This is an archived blog from when I ran Conscious Public Relations Inc. from 2008-2018. Excuse the potential outdated-ness!
Since I skipped blogging yesterday, today’s is an epic one.
Photo credit: TheDailyCougar.com
I spent some of Tuesday night listening to a full episode of Oprah’s Super Soul Sunday in which she interviews Dr. Brene Brown, author of Daring Greatly, who is also known for her recent TEDx talk on The Power of Vulnerability. This reaffirmed my inspiration from Tuesday about how we can never be – and should never expect to be – perfect. Also, OWN is not a free channel, so whenever they make a full episode available online, you gotta watch it.
Wednesday morning I caught up with a friend I hadn’t seen in 8 months. She was in a serious car accident in the summer, and is still recovering and not expecting to go back to work until July. Despite a horrible incident – after which she is lucky to be alive – it was so awesome to see her take away amazing life lessons like gratefulness for the people that supported her, including the hospital staff and the professionals helping her recover on all levels. I haven’t had an experience even close to hers, but we talked about how I am just beginning to be in a place of gratefulness for all the amazing experiences I’ve had, instead of focusing so much on those things, situations, or experiences which I still want to have. Essentially, if we were to die tomorrow, it would be more ideal to have been grateful for life than regretful for the live we wish we’d lived.
I ended off my busy day by reading the April issue of O Magazine. Lots of gems in here, including tips on how to become more confident and raise your self-esteem. Oprah’s interview with Facebook COO Sheryl Sandberg was a great read. Sandberg’s new book, Lean In, has been getting mixed criticism for its complaint of how women are seen as being bossy when they climb the corporate ladder vs. the way men are seen as confident when they assume roles of power. That’s simplifying things, but the ideas even made their way into the interview.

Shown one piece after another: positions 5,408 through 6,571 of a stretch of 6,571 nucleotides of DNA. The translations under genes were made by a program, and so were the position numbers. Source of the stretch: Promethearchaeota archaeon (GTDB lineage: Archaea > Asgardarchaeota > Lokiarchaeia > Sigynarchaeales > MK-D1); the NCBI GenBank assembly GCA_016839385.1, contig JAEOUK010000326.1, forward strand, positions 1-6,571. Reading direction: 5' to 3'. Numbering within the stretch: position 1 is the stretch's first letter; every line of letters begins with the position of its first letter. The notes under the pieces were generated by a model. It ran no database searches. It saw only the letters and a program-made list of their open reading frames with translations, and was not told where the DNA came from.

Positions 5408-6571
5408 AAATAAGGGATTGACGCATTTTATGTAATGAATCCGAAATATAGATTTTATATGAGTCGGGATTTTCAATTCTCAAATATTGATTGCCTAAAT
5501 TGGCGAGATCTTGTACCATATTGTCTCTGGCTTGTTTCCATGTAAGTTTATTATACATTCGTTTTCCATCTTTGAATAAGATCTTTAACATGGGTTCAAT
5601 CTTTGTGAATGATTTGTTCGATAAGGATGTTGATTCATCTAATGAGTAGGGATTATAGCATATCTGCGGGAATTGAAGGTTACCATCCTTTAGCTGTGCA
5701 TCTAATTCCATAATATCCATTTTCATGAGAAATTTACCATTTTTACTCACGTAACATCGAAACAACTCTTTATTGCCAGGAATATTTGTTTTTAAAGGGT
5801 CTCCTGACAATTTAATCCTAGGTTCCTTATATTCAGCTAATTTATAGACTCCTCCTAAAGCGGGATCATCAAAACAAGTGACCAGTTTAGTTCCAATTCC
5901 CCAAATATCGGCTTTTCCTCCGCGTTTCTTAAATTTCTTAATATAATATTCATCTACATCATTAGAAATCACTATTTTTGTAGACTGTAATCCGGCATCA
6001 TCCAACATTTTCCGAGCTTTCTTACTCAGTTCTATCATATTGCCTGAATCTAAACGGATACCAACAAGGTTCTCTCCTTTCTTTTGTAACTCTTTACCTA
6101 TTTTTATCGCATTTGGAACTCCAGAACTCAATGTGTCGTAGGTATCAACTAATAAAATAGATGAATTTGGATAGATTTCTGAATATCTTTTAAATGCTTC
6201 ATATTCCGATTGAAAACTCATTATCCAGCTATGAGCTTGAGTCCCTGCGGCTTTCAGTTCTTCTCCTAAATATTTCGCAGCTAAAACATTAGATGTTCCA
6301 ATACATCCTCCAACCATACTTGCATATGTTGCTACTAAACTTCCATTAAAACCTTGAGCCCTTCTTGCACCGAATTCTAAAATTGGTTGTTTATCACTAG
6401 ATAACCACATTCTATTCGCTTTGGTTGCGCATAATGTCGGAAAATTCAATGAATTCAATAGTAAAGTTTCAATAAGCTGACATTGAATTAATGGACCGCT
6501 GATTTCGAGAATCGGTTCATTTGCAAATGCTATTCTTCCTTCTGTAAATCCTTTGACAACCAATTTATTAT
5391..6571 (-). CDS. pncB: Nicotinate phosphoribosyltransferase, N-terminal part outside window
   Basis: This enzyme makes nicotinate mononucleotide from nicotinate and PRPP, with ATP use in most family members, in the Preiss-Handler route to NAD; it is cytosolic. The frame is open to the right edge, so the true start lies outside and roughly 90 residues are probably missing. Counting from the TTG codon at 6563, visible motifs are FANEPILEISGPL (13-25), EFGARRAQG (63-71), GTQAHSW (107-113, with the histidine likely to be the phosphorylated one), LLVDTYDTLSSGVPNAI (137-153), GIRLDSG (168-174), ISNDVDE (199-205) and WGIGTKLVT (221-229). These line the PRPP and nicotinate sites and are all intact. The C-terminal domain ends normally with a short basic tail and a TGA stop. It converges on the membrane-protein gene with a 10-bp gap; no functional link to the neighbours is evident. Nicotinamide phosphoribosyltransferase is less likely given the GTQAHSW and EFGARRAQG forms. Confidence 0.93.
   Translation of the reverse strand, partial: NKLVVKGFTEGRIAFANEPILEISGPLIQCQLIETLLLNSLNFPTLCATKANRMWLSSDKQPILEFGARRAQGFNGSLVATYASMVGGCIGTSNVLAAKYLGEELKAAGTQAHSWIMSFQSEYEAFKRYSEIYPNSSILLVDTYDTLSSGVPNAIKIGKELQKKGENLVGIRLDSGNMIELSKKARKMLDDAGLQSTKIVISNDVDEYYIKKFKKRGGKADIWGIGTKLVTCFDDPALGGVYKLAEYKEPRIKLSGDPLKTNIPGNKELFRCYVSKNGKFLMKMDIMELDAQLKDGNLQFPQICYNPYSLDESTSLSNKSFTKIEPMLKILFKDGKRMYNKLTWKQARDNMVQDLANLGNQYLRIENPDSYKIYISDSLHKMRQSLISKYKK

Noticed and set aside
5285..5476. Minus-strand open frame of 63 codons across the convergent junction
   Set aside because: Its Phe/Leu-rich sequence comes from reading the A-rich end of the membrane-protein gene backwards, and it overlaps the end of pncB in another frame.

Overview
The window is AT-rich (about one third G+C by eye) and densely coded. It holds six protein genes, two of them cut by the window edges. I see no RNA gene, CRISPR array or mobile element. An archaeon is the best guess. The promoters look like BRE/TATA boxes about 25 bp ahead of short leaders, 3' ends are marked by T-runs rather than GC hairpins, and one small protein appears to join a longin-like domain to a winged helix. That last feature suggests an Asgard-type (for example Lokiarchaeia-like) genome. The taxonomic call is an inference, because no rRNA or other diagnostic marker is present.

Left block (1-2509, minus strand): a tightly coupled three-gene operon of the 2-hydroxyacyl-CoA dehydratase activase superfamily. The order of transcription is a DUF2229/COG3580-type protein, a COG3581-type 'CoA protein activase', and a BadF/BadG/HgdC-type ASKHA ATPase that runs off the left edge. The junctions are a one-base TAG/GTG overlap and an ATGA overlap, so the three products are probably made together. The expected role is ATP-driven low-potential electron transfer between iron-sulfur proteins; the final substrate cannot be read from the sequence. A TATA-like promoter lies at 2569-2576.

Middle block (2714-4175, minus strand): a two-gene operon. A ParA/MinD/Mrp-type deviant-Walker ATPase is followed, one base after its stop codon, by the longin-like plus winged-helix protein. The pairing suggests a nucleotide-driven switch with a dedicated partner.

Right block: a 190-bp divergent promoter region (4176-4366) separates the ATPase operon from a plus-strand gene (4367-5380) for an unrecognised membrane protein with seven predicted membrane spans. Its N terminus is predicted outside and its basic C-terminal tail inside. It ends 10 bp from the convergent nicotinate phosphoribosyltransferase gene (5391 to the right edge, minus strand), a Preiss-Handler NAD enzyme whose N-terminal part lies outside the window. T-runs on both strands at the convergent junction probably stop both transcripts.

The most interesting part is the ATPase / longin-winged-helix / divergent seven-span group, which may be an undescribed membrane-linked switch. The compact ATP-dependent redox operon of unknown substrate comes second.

Photo credit: Amazon.com
I think the point that Sandberg is trying to make is that women tend to do this to themselves. At least, I know I do. Even when she was named one of Forbes Magazine’s “World’s Most Powerful Women”, she was embarrassed and didn’t want to talk about it when people congratulated her. Her assistant finally had to tell her, ” ‘You are handling this terribly. You deserve to be on that list. You’re showing everyone how insecure you are.’ “
I can remember times when I’ve been complimented and I’ve said it was nothing, or didn’t take credit for the work I did. But I am beginning to notice how much great feedback I’ve been getting not just on work but the little things I do, and I am making a better effort to say thank you and you’re welcome, and own it. I have been cleaning up my personal website and having re-written my bio and created a fun list of things I’ve completed in my life, I look back in disbelief sometimes at the fact that I did or experienced those things. It’s so funny how our own egos make us forget how amazing we are.
O Magazine ends off with Oprah talking about what she is confident about, but also having the courage to be vulnerable. She realizes that it is her vulnerability and her ability to connect with people on deeper levels that draws thousands of people to pay money to see her speak. I never thought you could have the words “courage” and “vulnerable” in the same sentence. But Oprah got it, and she’s owning it. So it’s about time we do too.